Guilford, Vermont

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Maintained by the students of Guilford Central School

My Page Experience

by Hanna Miyake, 8th Grade GCS Student

One of the best memories in my life is the experience I got being a page. Pages are eighth grade girls and boys, who are picked throughout the state, who deliver messages throughout the State House. Besides delivering messages, pages also take copies, guide lost tourists, help carry heavy items, and run other errands.

During January third to February tenth, Tuesday morning and Friday afternoon, representatives who live near me drove me to and from home. Each trip took about two and a half hours. I stayed with a local family in Montpellier during Tuesday through Friday, and commuted to the State House everyday. I went to Guilford Central School on Mondays, and received the week's homework. Since I never did my homework while I was in Montpelier, I had to work really hard on Sundays. I worked nine hours a day, walking around the huge Vermont State House, which was really tiring. However, I made many good friends, learned a lot, and had fun, so I'm really glad I was picked to be a page. After work, all the pages wandered around downtown Montpellier. We found tasty bread shops, a movie theater, and other stores selling little knickknacks. Since we got paid working at the State House, we used that money to eat and buy things.

The Vermont government is similar to the U.S. government in many ways. The Governor is the top person of the State. When the Governor enters a room, you must stop whatever you were doing, and stand. In the state, there are two kinds of legislators. These are senators and representatives, and there are one hundred and eighty (30 senators and 150 representatives) in all. Since there were so many people, it was hard to remember each legislator's face, seat number, and name, but everyone was kind to me, so I did my best. Pages swap work positions every few days, but every time I was stationed in the House of Representatives or the Senate Chamber, I would get very nervous. Since there are many representatives, the House of Representatives is much larger than the Senate chamber. If we listen to what the legislators are talking about, we get sidetracked from our work, so we were asked not to listen too deeply into their conversation. Sometimes a session can take many hours, and at those times the pages stationed there get very tired. I heard from one legislator I know, that in a few cases a session can last until near two o'clock in the morning! Of course, the pages leave work at four thirty anyway.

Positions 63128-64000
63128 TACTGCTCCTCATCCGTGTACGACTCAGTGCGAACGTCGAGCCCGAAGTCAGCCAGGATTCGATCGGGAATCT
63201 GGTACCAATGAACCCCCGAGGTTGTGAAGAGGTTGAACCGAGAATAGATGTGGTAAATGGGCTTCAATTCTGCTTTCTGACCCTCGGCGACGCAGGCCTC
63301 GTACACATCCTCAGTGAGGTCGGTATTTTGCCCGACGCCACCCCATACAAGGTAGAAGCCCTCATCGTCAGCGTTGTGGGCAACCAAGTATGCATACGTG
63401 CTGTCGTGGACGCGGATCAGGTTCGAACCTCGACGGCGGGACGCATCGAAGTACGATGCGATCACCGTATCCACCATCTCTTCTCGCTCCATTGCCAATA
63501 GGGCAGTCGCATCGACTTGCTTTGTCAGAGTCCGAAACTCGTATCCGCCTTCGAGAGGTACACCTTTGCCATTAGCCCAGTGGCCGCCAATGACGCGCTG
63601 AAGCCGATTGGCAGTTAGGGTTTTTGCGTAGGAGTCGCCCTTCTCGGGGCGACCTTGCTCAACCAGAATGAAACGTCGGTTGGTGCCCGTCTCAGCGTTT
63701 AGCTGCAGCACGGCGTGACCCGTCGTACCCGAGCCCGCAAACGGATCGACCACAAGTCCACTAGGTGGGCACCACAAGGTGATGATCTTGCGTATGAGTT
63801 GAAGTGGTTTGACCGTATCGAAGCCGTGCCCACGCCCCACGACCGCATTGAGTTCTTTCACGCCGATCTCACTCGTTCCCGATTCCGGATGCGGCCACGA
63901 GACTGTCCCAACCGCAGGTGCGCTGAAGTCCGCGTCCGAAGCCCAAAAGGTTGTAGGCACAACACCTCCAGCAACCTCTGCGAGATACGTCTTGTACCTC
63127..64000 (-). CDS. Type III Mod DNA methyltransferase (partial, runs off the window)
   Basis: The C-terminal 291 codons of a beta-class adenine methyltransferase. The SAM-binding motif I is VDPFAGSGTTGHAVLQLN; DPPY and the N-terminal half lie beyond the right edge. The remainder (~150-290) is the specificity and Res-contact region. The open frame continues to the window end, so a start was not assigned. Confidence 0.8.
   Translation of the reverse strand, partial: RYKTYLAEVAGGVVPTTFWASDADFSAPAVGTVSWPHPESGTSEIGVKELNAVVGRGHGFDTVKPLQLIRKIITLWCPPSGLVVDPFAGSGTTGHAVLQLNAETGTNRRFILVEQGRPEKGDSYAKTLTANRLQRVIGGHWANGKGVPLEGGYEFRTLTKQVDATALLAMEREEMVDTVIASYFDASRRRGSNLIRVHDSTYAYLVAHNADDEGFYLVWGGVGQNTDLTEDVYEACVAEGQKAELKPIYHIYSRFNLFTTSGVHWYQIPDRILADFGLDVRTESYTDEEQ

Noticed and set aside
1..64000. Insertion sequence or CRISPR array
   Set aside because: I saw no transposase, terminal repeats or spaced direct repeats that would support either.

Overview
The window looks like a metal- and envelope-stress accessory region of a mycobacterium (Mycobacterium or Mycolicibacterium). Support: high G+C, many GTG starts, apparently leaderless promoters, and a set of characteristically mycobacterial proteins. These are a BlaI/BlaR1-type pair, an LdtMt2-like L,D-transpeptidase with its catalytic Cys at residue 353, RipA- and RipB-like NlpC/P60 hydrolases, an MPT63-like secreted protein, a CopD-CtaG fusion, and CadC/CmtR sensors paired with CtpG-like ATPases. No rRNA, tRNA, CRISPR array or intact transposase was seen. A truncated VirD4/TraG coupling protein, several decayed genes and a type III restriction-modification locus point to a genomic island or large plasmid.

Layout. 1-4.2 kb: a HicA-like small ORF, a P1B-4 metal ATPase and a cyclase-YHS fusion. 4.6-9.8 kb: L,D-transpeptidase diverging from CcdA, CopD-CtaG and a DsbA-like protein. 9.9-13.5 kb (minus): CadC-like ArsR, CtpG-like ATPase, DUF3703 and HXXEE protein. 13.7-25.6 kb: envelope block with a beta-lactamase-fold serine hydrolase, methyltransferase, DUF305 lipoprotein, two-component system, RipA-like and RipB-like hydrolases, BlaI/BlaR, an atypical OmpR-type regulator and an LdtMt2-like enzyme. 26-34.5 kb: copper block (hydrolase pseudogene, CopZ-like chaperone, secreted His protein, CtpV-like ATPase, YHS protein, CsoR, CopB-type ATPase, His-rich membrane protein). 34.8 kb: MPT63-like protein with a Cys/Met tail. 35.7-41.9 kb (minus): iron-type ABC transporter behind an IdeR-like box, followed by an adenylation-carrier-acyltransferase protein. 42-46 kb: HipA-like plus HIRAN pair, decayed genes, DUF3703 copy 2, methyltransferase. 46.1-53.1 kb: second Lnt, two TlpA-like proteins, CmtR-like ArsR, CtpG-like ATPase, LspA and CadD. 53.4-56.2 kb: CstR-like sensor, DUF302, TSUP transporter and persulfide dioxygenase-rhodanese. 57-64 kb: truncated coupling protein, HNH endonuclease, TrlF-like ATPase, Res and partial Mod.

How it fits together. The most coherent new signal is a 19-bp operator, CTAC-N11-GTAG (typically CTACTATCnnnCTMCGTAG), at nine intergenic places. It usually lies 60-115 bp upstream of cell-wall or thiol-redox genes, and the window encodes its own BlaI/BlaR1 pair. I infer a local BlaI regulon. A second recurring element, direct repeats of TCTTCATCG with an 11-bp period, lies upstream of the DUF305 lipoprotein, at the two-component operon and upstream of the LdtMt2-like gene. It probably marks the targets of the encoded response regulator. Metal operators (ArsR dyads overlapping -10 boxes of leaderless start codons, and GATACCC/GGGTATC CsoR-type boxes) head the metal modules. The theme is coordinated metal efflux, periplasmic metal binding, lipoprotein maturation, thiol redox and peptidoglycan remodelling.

Before the Governor enters a session, the Speaker of the House must ask the other legislators if he may come in. If they say 'Aye', that means that they allow him to join, and if they say 'Nay', that means they won't allow him to join. Never in history have the legislators forbidden him from entering, but some representatives sometimes say 'nay' as a joke. I don't know why they even have this system, but I thought it was interesting.

Other than legislators, there are the lobbyists. Lobbyists try to appeal whatever cause they are appealing to the senators and representatives. They lurk in the State House cafeteria, Cardroom, and Main Lobby and give out food, candy, and knickknacks with advertisements on them (such as key chains and flashlights). Pages are allowed to take free things as well. I saw people from electric industries, farming industries, education, people who want blood, and dentists. Everyday there is a new group of people lobbying. I ran into an old friend lobbying for an adult education organization. Not only lobbyists, but legislators also let us take candy. I ate way too many sweet things in the first week, and got sick, so I lessened the amount from then on.

Since Vermont is a small state, the only time when legislators are actually in session are January through the end of April. At the top of the State house over the golden dome, stands the Greek goddess of agriculture, Demeter. Pages are taken on a tour through the inner dome. I touched the statue of Demeter with my own hands, and I also got to sign my name inside the dome. The State House is full of history, so tourists can visit it too. It is one of the great things in Vermont. Next to the State House stands the Vermont Historical Society Museum, which is also a great spot to visit. If you have the chance to visit Montpellier, definitely visit the State House.

Gazette Editorial StaffBlair Gravestoneinside school housedaisyschoolhouse